Byzantine Medical Lore and the Gendering of Eunuchs

in The Perfect Servant

Published by University of Chicago Press

Published in print May 2004 | ISBN: 9780226720159
Published online March 2013 | e-ISBN: 9780226720166 | DOI:
Byzantine Medical Lore and the Gendering of Eunuchs

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  • Medieval and Renaissance History (500 to 1500)


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This chapter focuses on Byzantine medical lore and the gendering of eunuchs. Byzantium had a rich tradition of medical lore to draw upon, and the chapter begins with a discussion of some of the basic assumptions made by the medical communities of the classical and Byzantine worlds. Most of the medical lore and practice of the Byzantine world was based on the teachings of Aristotle, Hippocrates, and Galen, with a smattering of ideas from the Methodist school. Despite the popularity of Galen's teachings, however, Byzantine medical authorities were also familiar with the writings of Aristotle, writings of the fourth century bc that were reworked throughout Late Antiquity and beyond. The Hippocratic writings stressed the importance of balance and harmony in the human body. Aristotle acknowledged the importance of balance and moderation in the human body but tended to look at gender in terms of hierarchical structures, not polar opposites. Galen taught that “the bodies of eunuchs, women, and children are similar in that, because of their nature or habit they are soft and moist, not hard and dry.” Late Antique and Byzantine sources often mention the way eunuchs, while beautiful as boys, “fade” like roses at a relatively young age.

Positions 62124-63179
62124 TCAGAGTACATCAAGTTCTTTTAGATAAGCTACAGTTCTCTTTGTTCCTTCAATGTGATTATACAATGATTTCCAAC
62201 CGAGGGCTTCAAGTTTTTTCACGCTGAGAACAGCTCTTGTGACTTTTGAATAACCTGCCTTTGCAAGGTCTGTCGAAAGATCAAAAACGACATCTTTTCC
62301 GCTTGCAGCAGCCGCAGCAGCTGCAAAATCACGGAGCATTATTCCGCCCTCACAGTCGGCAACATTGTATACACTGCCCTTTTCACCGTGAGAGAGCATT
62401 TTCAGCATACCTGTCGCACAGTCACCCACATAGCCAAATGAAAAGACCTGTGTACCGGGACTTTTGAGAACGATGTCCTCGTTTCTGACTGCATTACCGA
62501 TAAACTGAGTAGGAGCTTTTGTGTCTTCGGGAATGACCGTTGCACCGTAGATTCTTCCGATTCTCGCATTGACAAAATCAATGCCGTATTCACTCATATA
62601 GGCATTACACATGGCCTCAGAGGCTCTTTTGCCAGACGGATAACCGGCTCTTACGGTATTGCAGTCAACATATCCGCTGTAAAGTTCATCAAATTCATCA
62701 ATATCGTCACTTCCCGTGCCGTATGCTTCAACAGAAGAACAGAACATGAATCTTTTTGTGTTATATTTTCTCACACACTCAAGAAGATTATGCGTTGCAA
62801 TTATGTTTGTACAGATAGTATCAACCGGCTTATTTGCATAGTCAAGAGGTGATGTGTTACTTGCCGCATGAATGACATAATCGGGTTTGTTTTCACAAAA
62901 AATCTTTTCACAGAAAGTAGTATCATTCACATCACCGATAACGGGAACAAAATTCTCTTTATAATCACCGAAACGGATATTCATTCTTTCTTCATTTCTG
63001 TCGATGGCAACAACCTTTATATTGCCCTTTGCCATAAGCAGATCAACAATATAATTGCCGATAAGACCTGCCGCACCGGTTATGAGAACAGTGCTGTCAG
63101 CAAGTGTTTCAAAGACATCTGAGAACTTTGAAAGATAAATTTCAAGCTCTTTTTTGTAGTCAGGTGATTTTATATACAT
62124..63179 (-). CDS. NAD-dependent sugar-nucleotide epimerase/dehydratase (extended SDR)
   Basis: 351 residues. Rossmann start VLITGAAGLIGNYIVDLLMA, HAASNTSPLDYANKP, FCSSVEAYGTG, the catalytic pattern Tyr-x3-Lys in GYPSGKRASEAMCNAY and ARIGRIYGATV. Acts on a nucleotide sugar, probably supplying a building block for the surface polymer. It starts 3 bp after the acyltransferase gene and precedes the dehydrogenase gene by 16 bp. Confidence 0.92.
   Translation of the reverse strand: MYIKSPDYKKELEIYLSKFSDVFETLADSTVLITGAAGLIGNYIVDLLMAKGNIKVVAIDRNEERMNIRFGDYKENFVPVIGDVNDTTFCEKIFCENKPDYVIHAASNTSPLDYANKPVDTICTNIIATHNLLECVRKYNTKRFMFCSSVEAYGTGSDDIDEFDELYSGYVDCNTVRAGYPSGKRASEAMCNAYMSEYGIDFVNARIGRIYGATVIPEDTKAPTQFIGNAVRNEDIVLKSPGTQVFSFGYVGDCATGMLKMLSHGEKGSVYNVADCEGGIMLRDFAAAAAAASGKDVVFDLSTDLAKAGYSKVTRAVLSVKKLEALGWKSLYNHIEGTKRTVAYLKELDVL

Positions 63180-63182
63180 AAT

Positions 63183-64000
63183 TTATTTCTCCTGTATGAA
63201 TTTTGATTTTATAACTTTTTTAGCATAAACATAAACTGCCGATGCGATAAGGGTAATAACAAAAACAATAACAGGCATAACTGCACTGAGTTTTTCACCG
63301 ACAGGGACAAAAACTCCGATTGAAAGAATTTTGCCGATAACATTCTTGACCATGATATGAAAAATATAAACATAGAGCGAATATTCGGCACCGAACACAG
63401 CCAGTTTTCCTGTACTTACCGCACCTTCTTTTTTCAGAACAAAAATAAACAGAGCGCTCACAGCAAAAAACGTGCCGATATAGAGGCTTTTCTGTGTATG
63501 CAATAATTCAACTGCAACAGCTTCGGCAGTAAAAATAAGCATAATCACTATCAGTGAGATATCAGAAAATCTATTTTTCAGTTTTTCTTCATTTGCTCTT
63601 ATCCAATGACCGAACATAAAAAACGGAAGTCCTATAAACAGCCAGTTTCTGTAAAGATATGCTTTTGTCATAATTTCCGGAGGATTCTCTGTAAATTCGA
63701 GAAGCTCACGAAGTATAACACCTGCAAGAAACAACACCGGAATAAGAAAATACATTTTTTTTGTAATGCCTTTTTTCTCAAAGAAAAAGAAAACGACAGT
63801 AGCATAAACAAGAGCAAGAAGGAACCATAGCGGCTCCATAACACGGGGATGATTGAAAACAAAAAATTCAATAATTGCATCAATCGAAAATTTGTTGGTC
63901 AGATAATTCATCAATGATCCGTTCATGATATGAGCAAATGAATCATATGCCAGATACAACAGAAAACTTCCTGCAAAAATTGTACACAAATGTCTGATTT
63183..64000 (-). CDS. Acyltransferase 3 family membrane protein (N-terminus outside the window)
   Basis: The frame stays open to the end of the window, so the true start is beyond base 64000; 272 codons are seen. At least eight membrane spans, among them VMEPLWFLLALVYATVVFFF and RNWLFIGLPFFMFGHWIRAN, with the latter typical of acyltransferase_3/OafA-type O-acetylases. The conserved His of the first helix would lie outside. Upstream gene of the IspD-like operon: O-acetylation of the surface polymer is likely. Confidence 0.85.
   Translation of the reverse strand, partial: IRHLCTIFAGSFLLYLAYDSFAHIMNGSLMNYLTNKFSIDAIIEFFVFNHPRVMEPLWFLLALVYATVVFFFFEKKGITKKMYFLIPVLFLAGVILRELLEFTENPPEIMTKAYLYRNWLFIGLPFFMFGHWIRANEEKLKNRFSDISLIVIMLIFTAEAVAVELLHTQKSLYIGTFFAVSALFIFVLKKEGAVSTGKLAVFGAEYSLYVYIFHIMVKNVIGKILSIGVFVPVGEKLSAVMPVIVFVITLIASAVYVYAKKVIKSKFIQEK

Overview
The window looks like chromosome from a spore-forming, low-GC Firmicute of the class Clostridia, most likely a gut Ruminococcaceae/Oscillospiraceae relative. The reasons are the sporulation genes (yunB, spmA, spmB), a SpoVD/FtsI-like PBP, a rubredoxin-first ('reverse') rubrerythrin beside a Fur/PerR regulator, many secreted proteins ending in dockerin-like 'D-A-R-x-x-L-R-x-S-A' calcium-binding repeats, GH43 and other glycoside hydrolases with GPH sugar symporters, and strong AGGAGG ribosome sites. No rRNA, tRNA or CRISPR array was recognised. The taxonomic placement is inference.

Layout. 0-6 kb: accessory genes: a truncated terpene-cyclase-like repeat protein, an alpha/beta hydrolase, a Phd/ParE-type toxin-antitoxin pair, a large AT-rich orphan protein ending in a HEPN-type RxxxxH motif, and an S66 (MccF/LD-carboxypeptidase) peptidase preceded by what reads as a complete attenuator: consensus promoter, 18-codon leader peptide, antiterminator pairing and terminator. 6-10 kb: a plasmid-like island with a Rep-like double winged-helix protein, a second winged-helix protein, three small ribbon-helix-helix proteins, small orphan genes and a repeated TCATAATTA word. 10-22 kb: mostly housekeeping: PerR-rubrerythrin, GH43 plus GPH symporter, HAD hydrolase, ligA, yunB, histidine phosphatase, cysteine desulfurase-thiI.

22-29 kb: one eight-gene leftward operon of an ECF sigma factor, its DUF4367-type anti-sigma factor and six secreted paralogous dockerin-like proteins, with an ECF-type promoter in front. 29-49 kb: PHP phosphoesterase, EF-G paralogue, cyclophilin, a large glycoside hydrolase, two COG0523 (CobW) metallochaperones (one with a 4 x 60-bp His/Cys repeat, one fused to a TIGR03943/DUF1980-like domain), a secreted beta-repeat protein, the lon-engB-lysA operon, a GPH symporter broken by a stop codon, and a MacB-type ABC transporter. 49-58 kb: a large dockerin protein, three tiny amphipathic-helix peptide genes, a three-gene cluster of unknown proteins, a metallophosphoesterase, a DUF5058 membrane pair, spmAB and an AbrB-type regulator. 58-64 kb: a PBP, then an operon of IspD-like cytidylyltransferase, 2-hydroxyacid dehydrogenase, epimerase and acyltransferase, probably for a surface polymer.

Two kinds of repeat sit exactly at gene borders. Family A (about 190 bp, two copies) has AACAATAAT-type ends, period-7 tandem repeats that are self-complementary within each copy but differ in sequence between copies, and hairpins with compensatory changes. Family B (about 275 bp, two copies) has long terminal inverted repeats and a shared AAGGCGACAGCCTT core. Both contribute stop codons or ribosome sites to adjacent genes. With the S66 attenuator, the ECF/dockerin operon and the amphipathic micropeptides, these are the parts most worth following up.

Keywords: medical lore; eunuchs; Aristotle; hippocrates; Galen; hippocratic writings

Chapter.  7440 words. 

Subjects: Medieval and Renaissance History (500 to 1500)

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